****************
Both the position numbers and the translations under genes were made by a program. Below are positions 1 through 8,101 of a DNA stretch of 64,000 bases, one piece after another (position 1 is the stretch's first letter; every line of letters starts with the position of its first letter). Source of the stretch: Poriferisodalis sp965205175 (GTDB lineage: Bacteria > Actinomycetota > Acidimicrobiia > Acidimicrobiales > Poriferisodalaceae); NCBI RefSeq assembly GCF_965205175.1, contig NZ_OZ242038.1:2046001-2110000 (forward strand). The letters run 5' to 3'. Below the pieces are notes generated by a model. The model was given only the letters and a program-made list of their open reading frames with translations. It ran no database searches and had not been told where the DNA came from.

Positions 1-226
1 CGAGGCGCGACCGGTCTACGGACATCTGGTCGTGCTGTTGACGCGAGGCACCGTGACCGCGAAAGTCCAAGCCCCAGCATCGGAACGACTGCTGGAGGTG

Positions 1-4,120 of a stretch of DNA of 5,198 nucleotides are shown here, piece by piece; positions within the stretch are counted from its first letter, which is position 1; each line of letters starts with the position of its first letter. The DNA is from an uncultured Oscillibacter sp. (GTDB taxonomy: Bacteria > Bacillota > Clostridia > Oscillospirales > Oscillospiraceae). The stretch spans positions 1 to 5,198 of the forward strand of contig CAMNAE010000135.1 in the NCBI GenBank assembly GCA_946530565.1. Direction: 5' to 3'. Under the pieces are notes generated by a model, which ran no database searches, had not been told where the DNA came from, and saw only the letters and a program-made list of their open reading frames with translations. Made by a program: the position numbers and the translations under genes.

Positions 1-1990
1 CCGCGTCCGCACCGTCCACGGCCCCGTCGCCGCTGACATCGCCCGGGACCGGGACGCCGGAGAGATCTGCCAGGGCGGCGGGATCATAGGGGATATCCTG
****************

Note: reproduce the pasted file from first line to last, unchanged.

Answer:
Both the position numbers and the translations under genes were made by a program. Below are positions 1 through 8,101 of a DNA stretch of 64,000 bases, one piece after another (position 1 is the stretch's first letter; every line of letters starts with the position of its first letter). Source of the stretch: Poriferisodalis sp965205175 (GTDB lineage: Bacteria > Actinomycetota > Acidimicrobiia > Acidimicrobiales > Poriferisodalaceae); NCBI RefSeq assembly GCF_965205175.1, contig NZ_OZ242038.1:2046001-2110000 (forward strand). The letters run 5' to 3'. Below the pieces are notes generated by a model. The model was given only the letters and a program-made list of their open reading frames with translations. It ran no database searches and had not been told where the DNA came from.

Positions 1-226
1 CGAGGCGCGACCGGTCTACGGACATCTGGTCGTGCTGTTGACGCGAGGCACCGTGACCGCGAAAGTCCAAGCCCCAGCATCGGAACGACTGCTGGAGGTG

Positions 1-4,120 of a stretch of DNA of 5,198 nucleotides are shown here, piece by piece; positions within the stretch are counted from its first letter, which is position 1; each line of letters starts with the position of its first letter. The DNA is from an uncultured Oscillibacter sp. (GTDB taxonomy: Bacteria > Bacillota > Clostridia > Oscillospirales > Oscillospiraceae). The stretch spans positions 1 to 5,198 of the forward strand of contig CAMNAE010000135.1 in the NCBI GenBank assembly GCA_946530565.1. Direction: 5' to 3'. Under the pieces are notes generated by a model, which ran no database searches, had not been told where the DNA came from, and saw only the letters and a program-made list of their open reading frames with translations. Made by a program: the position numbers and the translations under genes.

Positions 1-1990
1 CCGCGTCCGCACCGTCCACGGCCCCGTCGCCGCTGACATCGCCCGGGACCGGGACGCCGGAGAGATCTGCCAGGGCGGCGGGATCATAGGGGATATCCTG